[Guest Post] Last year there were over 88 million podcast listeners in the United States alone. And that number will nearly double by 2023. Accordingly, you can see why more and more businesses seek to learn how to create a podcast. In this article, I will address the fundamentals of starting a successful podcast in five easy steps.
To begin with, if you do not have a podcast strategy, it will fail. In short, podcasting is no longer a small group of people. In fact, there are over 850,000 active podcasts and 30 million episodes in the United States alone. It is no longer possible to record something and upload it. So in learning how to create a podcast, you have to have a goal, a target audience, and value.
Podcast goals can vary quite a bit. For instance, you might want to gain brand exposure, driving product sales, or simply having a place to express your opinions. Therefore, you need to decide if you will host guests and how frequently you will record. I agree with the idea that podcasts are modern blogs. Think of this, if you were to start a blog, why would you write? It’s is a good way to decide your goal.
For instance, if you are in B2B business, you have probably heard the term buyer persona. For those who do not know what that is, it is a fictional representation of your perfect customer. In learning how to create a podcast, you need to do the same thing for your podcast. Here are a few questions to ask yourself to find your target audience:
– What age is your listener?
– What is their job position?
– Where do they live?
– Why will they listen to your podcast?
Why is this important? Well, for example, different audiences may want new episodes more frequently. Studies show that if your target audience is below the age of 30, it is better to upload two or three shorter episodes per week. And if your target audience is older than 50, it is better to upload once a week or biweekly but have longer episodes.
Why are you reading this article right now? You want to learn how to create a podcast. In short, you want that value. The truth is, everything you read or listen to more than likely is for its value. Thus, providing value in each of your episodes is the best way to ensure people continuously listen. Think about it; why are you where you are? Because of your value.
Here is the real fun, recording the podcast. To ensure the best quality, I recommend you invest in a quality microphone. I use and recommend the Blue Yeti USB Microphone. It provides excellent quality audio at an affordable price. Also, you will want to purchase a pop filter to prevent static noise.
Now that you have the equipment, your roads diverge. If you are recording solo, continue reading. But if you are recording with others, skip the next paragraph.
It is best if you record your episode in a small, sound-dampening room. For a lot of people, the best place to record is in your closet—seriously. The best and easiest way to record solo podcast episodes is using a free program called Audacity. It records high-quality stereo audio and gives you plenty of options.
But if you plan on recording with others, the best option is to use a program called Zencastr. It is a free service (if you record fewer than eight hours per month). The reason I recommend this over things such as Skype and Zoom is the fact that it records lossless audio. Have you ever wondered why Zoom calls can sound very distorted? Well, it is because these services automatically compress the audio. By using Zencastr, you bypass this compression. It records the audio from each computer and uploads it after the recording.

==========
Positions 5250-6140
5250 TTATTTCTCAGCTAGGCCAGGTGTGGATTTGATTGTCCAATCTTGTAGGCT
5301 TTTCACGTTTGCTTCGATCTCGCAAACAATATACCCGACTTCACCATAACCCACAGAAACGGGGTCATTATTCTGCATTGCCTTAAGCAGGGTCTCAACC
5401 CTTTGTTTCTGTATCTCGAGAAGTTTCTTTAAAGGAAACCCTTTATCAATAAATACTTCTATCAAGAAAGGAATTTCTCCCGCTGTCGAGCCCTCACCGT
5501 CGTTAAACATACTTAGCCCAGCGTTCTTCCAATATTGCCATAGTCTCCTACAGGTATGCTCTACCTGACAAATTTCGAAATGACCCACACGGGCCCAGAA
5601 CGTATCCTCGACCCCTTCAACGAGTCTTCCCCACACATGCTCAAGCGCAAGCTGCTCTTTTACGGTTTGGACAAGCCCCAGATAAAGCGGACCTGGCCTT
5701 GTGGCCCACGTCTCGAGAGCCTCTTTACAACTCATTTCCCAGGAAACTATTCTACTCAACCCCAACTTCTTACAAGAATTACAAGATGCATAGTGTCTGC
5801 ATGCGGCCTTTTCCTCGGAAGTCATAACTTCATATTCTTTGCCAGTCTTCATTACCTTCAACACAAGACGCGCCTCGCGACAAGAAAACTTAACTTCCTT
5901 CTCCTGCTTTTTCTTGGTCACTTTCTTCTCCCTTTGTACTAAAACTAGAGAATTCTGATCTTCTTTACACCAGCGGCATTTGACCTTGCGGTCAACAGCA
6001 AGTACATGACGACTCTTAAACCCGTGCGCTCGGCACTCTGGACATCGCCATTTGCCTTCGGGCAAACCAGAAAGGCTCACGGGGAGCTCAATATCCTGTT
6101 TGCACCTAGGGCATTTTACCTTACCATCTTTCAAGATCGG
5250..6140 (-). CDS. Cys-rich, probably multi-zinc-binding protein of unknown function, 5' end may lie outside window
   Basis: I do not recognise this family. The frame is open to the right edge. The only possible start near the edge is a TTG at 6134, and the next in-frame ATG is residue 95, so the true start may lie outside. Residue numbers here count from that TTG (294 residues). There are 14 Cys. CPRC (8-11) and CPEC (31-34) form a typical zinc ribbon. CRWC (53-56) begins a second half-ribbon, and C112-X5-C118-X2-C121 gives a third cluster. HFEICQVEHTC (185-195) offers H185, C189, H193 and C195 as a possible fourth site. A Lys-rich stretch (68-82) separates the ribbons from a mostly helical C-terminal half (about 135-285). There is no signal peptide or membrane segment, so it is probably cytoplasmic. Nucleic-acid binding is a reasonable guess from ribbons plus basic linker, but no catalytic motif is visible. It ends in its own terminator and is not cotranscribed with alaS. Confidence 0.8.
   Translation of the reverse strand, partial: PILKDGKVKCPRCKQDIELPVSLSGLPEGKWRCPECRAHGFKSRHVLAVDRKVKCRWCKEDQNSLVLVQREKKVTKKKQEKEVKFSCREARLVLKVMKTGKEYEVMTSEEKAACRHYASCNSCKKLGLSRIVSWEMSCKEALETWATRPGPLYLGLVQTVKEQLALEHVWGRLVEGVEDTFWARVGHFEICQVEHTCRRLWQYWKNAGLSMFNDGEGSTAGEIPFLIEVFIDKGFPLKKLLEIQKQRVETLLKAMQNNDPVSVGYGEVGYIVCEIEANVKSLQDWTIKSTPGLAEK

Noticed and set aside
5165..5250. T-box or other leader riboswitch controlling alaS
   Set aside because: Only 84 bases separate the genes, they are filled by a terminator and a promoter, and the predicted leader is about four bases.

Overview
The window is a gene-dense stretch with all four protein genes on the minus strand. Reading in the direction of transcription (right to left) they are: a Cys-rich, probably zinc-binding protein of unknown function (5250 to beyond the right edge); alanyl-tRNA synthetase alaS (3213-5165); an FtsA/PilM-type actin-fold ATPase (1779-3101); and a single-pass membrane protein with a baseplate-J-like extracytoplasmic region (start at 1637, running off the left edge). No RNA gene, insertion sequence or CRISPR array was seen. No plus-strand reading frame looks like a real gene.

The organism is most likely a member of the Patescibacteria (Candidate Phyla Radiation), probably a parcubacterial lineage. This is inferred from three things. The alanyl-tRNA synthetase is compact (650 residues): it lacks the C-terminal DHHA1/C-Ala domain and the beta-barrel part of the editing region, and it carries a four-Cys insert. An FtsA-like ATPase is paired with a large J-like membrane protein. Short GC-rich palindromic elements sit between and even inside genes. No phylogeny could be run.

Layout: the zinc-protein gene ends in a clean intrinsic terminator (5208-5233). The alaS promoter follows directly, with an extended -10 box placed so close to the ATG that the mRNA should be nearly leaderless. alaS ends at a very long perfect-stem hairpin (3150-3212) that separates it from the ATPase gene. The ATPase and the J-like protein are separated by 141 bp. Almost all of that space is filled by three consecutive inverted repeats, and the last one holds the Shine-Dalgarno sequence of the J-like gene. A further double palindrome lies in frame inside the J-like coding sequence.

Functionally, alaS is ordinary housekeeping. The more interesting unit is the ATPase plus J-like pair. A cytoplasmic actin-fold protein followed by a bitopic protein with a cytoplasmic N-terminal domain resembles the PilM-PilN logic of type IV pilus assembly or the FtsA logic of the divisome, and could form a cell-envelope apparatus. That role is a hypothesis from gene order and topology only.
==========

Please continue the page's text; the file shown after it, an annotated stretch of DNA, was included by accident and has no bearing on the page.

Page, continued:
No one likes this step; at least I don’t. If you are willing, I recommend hiring a professional audio editor. However, it is easy to do on your own; it just takes time.
I recommend using the Audacity editor. It will allow you to splice clips, cut parts out, and make minor pitch changes. For a comprehensive guide on how to use Audacity, I recommend you check this page out.
Once you have completed editing inside of Audacity, I recommend you use an audio processing tool. I use Auphonic. Simply go to their website, upload your audio, select the default settings, and viola. It automatically scales the audio to be louder or softer to create a comfortable audio volume and cancels out background noise.
Now you have your valuable, edited audio, but how do you get it to your listeners? Just like a website, you need a host to store your audio files. Also, like web hosts, there are hundreds of them. I recommend you use Anchor.fm. It is entirely free with no catch.
Once you sign up, you will be able to name your podcast and give it a logo. I recommend hiring a professional graphic designer (hint: you have access to a great one right on this website) to create your artwork.
You will now upload your audio by clicking the new episode button in the top right. Give your episode and title and write a good thorough description. Now click publish.
Yay! Now everyone can listen, right? Unfortunately, it’s not that easy. Like a blog, Anchor will provide you with an RSS feed link (probably been a while since you heard that term). So, you will now need to go to every podcast provider and upload your RSS feed link. Below is a list of the places you should add your podcast to:
Your podcast is now officially live! And that’s how you create a podcast. It goes without saying, but don’t forget to promote it to the world! Utilize social media channels and email marketing to get the word out.
Carter Stroup is the founder and president of Render Results. He has been a web developer for over four years. His main goal with Render Results is to provide professional web services at an affordable rate for small businesses and individuals.